As the evening progresses, students loiter around the Emporium, listen to rock music, cruise the neighborhood and stop at the local hamburger drive-in. Kramer is introduced to sophomore Julie Simms (Catherine Morris), with whom he shares a mutual attraction. Mitch, cruising again with Pink, Kevin, and Don Dawson (Sasha Jenson), drinks beer and smokes marijuana for the first time. They play mailbox baseball, but a neighborhood resident brandishing a handgun catches them and threatens to call the police. They barely escape, but not before the resident fires at their car, narrowly missing. After returning to the Emporium, Kramer runs into his middle school friends. They hatch a plan to get revenge on O'Bannion, who continues to haze freshmen students. The plan culminates with them dumping paint on O'Bannion.

After the Emporium closes, an impromptu keg party is planned outside of town in a vacant field, attracting most of the seniors. Cynthia, Tony, and Mike arrive at their first keg party. Mike has a confrontation with tough guy Clint Bruno (Nicky Katt). Afterwards, Tony runs into freshman Sabrina Davis (Christin Hinojosa), whom he met earlier during the hazing. Surprisingly, they begin to hang out together. Even more surprising, Dunn likes Wooderson and exchanges phone numbers with him. Mike, suffering from the humiliation of his confrontation with Clint, decides to make a stand and picks a fight with him. The fight is quickly broken up by Pink and David. Football player Benny O'Donnell (Cole Hauser) confronts Pink about his refusal to sign the pledge. Pink, the only player to have not signed, believes it violates his individuality and beliefs. Mitch leaves the keg party with Simms. They drive to a nearby hill overlooking town to make out. Tony gives Sabrina a ride home and they kiss good night.

As night turns to dawn, Pink, David, Don, and several friends including Ron Slater (Rory Cochrane) and Simone Kerr (Joey Lauren Adams) decide to smoke marijuana on the 50-yard line of the football field. The police arrive on the scene and, recognizing Pink, call football Coach Conrad (Terry Mross). Conrad lectures Pink about hanging out with "losers" and insists that he sign the pledge. Disgusted, Pink throws the pledge into the coach's face and says that he might play football, but only on his terms. Pink leaves with his friends to get tickets to an Aerosmith concert. Mitch arrives home after sunrise, but finds his mother has waited for him. She decides against punishment due to the previous evening's hazing incident. Mitch goes to his bedroom, puts on headphones and listens to "Slow Ride" by Foghat. Pink, David, Ron, and Simone travel down a highway en route to purchase Aerosmith tickets.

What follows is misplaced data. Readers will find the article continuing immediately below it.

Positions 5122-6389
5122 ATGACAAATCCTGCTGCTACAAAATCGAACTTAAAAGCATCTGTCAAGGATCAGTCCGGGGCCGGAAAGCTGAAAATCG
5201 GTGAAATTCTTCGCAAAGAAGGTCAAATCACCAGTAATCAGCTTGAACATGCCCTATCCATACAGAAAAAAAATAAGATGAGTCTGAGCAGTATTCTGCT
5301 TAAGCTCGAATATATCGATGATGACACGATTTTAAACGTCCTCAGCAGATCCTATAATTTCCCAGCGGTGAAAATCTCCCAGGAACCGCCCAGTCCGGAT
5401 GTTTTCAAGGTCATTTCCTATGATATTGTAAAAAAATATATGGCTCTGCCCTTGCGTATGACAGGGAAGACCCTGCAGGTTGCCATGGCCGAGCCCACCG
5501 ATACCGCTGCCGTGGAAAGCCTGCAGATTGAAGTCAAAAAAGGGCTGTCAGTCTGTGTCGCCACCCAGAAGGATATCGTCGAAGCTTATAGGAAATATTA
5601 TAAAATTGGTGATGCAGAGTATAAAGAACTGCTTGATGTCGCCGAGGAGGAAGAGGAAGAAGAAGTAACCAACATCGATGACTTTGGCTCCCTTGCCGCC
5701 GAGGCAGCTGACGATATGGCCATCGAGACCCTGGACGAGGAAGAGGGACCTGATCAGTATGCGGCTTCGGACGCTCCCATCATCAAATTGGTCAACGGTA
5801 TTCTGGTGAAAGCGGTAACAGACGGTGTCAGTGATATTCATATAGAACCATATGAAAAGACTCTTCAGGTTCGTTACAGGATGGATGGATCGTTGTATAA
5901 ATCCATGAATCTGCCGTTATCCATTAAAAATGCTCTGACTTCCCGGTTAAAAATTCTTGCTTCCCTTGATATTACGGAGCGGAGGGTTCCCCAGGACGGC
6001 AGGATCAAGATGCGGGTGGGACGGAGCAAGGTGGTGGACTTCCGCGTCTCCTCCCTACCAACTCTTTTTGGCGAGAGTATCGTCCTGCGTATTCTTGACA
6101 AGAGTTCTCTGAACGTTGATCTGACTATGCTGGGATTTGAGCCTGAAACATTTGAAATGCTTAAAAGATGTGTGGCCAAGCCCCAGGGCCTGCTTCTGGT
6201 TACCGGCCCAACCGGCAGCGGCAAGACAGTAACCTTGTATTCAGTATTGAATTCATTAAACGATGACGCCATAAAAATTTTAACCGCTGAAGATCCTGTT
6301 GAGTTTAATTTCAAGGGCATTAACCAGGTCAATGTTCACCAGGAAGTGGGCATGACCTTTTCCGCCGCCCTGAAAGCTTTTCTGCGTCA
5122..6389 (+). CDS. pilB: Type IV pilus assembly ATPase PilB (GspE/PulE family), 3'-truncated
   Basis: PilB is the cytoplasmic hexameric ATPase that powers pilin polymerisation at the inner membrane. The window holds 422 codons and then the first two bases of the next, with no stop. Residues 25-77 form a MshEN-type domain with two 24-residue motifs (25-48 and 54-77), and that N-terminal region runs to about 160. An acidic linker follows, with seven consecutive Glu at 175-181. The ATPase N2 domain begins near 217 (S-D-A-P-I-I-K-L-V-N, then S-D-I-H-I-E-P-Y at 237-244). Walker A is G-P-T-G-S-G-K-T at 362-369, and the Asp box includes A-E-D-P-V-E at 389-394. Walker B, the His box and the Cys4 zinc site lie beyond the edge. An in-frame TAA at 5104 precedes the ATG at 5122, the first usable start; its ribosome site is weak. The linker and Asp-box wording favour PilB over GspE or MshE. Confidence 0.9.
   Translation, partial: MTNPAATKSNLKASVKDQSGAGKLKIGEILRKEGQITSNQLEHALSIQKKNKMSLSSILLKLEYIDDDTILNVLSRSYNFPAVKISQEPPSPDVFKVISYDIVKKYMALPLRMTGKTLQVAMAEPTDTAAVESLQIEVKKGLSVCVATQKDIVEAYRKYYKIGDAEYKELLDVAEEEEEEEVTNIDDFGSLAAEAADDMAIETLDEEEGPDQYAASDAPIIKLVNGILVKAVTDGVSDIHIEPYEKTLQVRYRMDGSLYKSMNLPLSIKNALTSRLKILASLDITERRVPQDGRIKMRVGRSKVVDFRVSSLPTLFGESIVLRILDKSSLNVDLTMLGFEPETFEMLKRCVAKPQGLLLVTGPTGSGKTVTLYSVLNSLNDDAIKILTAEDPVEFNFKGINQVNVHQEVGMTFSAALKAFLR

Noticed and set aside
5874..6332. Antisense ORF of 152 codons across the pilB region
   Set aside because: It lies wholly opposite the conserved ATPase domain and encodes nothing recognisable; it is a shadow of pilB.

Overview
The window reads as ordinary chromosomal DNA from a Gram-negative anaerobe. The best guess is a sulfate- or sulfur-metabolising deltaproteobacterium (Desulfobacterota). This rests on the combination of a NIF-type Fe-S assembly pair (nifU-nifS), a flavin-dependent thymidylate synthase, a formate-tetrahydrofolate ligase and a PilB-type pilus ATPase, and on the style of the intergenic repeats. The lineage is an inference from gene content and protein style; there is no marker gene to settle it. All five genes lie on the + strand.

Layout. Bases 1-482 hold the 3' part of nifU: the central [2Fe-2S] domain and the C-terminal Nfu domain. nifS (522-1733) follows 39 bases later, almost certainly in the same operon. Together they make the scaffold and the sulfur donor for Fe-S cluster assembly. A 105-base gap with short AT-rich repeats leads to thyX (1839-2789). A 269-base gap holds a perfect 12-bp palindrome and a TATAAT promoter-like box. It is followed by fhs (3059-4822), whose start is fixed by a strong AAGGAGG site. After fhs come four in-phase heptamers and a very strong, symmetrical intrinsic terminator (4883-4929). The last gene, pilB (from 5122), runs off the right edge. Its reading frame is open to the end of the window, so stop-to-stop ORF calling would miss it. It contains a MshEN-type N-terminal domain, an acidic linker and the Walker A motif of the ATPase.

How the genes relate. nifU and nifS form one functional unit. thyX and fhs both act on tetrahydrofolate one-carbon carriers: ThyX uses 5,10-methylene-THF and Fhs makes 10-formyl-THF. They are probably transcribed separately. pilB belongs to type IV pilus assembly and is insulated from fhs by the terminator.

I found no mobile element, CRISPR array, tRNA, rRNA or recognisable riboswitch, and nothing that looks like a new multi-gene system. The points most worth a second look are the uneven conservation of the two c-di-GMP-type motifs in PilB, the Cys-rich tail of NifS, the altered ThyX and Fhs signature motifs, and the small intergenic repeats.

Cast

Reaction

Dazed and Confused was released on September 24, 1993 in 183 theaters, grossing $918,127 on its opening weekend. It went on to make $7.9 million in North America.[4]

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Reviews

The film received mostly positive reviews from critics and has a 97% "Certified Fresh" rating on Rotten Tomatoes. Film critic Roger Ebert awarded the film three stars out of four, praising the film as "art crossed with anthropology" with a "painful underside".[5] In her review for The New York Times, Janet Maslin wrote, "Dazed and Confused has an enjoyably playful spirit, one that amply compensates for its lack of structure".[6] Desson Howe, in his review for The Washington Post, wrote, "Dazed succeeds on its own terms and reflects American culture so well, it becomes part of it".[7] In her review for The Austin Chronicle, Marjorie Baumgarten praised Matthew McConaughey's performance: "He is a character we're all too familiar with in the movies but McConaughey nails this guy without a hint of condescension or whimsy, claiming this character for all time as his own".[8]